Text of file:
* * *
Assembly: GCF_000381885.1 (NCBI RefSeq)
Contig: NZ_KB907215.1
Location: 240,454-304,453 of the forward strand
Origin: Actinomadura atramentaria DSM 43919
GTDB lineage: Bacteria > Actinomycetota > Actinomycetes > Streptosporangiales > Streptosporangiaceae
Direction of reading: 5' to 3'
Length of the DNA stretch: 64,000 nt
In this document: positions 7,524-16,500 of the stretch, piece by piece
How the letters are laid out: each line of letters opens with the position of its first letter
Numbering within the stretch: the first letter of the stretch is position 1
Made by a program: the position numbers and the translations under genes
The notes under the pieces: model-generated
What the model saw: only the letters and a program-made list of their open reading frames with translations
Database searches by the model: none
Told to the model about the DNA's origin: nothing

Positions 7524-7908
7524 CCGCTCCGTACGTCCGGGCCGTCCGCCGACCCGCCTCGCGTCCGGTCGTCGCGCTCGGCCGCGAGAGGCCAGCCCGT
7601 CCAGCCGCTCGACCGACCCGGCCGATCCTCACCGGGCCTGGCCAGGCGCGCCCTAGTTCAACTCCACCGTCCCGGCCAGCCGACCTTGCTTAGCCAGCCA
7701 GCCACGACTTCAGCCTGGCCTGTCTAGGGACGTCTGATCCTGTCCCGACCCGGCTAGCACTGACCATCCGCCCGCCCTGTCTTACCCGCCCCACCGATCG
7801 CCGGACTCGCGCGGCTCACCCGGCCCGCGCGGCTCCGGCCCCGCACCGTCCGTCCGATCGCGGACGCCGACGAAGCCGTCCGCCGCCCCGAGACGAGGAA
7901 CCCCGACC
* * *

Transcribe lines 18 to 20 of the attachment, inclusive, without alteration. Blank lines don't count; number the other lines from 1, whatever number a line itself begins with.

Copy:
7601 CCAGCCGCTCGACCGACCCGGCCGATCCTCACCGGGCCTGGCCAGGCGCGCCCTAGTTCAACTCCACCGTCCCGGCCAGCCGACCTTGCTTAGCCAGCCA
7701 GCCACGACTTCAGCCTGGCCTGTCTAGGGACGTCTGATCCTGTCCCGACCCGGCTAGCACTGACCATCCGCCCGCCCTGTCTTACCCGCCCCACCGATCG
7801 CCGGACTCGCGCGGCTCACCCGGCCCGCGCGGCTCCGGCCCCGCACCGTCCGTCCGATCGCGGACGCCGACGAAGCCGTCCGCCGCCCCGAGACGAGGAA